Whitley, UK, 31 October 2018: Jaguar Land Rover Automotive plc, the UK’s largest vehicle manufacturer, today reported financial results for the three-month period ending 30 September 2018.
Retail sales decline 13.2% year-on-year to 129,887 vehicles
Revenues of £5.6 billion, down 10.9% year-on-year
EBITDA of £511 million (9.1% margin)
Pre-tax loss of £90 million
Programmes target cost and cashflow improvements of £2.5 billion
Retail sales declined 13.2% year-on-year to 129,887 vehicles for the quarter. The sales decrease primarily reflected challenging market conditions in China, where demand was adversely impacted by consumer uncertainty following import duty changes and escalating trade tensions with the US.
In North America, demand for SUVs remained strong, but overall sales were held back by slowing orders for passenger cars – in line with the market as a whole.
In Europe, sales were also affected by continuing weakness in diesel demand and the introduction of new WLTP homologation rules. UK sales were adversely impacted by diesel taxation and regulations, alongside continuing uncertainty related to Brexit.
The company reported revenues of £5.6 billion and a pre-tax loss of £90 million, mainly reflecting lower sales. Earnings before interest, tax and depreciation (EBITDA) were £511 million, equivalent to a margin of 9.1%.
Prof. Dr. Ralf Speth, Jaguar Land Rover Chief Executive, said: “In the latest quarterly period, we continued to see more challenging market conditions. Our results were undermined by slowing demand in China, along with continued uncertainty in Europe over diesel, Brexit and the WLTP changeover.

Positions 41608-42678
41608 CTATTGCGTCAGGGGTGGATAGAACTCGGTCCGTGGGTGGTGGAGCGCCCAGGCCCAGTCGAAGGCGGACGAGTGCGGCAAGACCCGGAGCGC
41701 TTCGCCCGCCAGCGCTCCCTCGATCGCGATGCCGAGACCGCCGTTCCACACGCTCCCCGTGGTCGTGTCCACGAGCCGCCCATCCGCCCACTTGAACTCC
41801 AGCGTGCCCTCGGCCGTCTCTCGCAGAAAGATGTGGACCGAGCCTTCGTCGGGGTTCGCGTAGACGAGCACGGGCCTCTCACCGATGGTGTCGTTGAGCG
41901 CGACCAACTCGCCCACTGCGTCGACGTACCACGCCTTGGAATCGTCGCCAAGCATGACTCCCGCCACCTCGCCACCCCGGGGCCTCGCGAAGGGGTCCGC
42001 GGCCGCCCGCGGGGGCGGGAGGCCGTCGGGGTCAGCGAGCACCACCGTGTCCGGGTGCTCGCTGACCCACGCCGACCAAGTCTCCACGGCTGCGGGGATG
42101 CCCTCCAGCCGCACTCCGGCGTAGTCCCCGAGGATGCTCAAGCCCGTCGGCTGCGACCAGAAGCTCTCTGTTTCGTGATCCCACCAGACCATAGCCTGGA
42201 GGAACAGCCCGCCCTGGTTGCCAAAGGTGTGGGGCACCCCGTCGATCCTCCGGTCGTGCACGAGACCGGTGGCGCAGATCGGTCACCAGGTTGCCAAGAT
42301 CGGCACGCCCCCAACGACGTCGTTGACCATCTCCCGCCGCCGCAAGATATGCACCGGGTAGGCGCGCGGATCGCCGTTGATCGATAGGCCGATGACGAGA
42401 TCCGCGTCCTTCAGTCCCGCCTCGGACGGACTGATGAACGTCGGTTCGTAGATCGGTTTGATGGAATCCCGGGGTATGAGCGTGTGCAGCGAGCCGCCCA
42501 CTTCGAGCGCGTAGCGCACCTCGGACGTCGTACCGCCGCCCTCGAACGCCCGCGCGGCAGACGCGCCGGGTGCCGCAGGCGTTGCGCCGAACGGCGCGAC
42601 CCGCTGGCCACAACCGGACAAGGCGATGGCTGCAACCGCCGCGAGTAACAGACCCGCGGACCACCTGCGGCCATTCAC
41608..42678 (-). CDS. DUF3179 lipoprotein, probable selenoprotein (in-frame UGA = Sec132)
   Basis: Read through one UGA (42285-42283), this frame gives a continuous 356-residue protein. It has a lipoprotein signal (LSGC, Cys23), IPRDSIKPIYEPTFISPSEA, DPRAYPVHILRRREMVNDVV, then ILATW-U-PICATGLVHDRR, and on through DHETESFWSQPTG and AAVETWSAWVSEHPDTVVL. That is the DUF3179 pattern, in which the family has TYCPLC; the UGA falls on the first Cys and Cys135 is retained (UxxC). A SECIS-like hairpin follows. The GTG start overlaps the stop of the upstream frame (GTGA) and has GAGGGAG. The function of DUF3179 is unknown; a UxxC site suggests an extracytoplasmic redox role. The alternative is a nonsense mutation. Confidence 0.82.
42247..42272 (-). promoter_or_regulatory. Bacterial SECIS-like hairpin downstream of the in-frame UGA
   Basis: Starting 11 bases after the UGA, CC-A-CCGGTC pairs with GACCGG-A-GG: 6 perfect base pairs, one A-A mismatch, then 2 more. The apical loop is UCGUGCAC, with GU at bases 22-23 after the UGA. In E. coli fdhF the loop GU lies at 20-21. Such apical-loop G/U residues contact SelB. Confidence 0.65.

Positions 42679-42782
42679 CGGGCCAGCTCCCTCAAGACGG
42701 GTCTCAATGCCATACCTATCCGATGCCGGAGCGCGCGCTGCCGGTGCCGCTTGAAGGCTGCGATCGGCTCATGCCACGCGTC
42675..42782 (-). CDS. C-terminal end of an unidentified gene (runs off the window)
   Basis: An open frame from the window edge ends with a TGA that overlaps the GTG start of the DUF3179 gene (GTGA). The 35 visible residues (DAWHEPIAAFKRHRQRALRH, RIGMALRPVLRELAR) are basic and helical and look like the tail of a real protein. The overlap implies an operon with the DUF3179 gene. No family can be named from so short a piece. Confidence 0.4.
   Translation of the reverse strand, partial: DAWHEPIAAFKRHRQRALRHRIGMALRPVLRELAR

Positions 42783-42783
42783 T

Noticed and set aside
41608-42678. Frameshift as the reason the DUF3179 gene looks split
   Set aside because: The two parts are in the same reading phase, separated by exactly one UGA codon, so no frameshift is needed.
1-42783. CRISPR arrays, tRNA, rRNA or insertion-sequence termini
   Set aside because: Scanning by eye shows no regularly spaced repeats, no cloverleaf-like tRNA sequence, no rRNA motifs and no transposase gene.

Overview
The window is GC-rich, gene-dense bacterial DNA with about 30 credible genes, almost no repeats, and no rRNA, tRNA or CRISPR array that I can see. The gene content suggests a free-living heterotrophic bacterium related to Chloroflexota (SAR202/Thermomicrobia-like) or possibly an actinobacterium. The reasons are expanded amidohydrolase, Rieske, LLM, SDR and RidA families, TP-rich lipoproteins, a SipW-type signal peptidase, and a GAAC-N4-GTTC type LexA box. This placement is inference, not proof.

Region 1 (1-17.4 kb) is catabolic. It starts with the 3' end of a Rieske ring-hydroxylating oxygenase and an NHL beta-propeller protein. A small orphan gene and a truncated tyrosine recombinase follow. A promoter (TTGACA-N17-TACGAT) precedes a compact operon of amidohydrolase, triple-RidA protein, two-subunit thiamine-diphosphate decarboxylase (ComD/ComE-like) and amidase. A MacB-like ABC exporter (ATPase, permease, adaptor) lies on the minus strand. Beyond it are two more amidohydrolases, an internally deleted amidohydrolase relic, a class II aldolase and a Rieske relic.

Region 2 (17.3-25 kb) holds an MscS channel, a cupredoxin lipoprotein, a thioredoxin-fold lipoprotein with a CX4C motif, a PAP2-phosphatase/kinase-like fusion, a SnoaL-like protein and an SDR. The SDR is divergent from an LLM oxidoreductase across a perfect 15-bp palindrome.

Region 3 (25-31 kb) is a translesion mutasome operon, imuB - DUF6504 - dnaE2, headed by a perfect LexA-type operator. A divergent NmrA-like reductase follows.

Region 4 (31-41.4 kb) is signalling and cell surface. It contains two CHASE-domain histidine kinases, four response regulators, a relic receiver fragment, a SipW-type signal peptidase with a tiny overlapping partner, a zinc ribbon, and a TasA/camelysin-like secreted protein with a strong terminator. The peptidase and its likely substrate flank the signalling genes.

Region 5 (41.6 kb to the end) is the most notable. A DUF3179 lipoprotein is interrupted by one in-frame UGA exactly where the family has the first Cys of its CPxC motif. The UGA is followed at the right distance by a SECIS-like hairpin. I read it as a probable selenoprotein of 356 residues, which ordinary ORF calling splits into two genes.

“Given these challenges, Jaguar Land Rover has launched far-reaching programmes to deliver cost and cashflow improvements. Together with our ongoing product offensive and calibrated investment plans, these efforts will lay the foundations for long-term sustainable, profitable growth.”
As part of its focus on improving profitability and cashflow, Jaguar Land Rover has launched two initiatives, called ‘Charge’ and ‘Accelerate’, to identify short-term cost and cashflow improvements as well as longer-term operating efficiencies. Total profit, cost, and cashflow improvements of £2.5 billion over the next 18 months are targeted. As part of this, the company has taken action to reduce planned spending by about £500 million to £4 billion per year this financial year and next.
Total investment spending in the second quarter was £1 billion and cashflow after this investment was negative £624 million for the three-month period. Jaguar Land Rover strengthened its financial resources in the period by issuing a €500 million seven-year bond in September. The company ended the quarter with £2.6 billion of cash and a £1.9 billion undrawn credit facility. A $1 billion loan with a final maturity in 2025 was also completed in October.
In terms of new product introductions, Jaguar Land Rover is currently launching the Jaguar I-PACE in North America, China and other Overseas markets and the Jaguar E-PACE has recently joined the line-up in China. Further model introductions will include the next-generation Defender.
The company’s financial performance is expected to improve in the second half, and Jaguar Land Rover now anticipates pre-tax profits to be about break-even for the full year ending 31 March 2019 impacted by the weaker than planned first half.
Prof. Dr. Speth concluded: “We remain focused on delivering improved profitability and cashflow in the second half, while pressing ahead with our product offensive. In the latest reporting period, we introduced important new models including the Jaguar E-PACE and the revolutionary electric I-PACE. Production has begun at our new plant at Nitra, in Slovakia. We have also continued our development of autonomous, connected and electrified products and services, which will shape our strategy for the future.”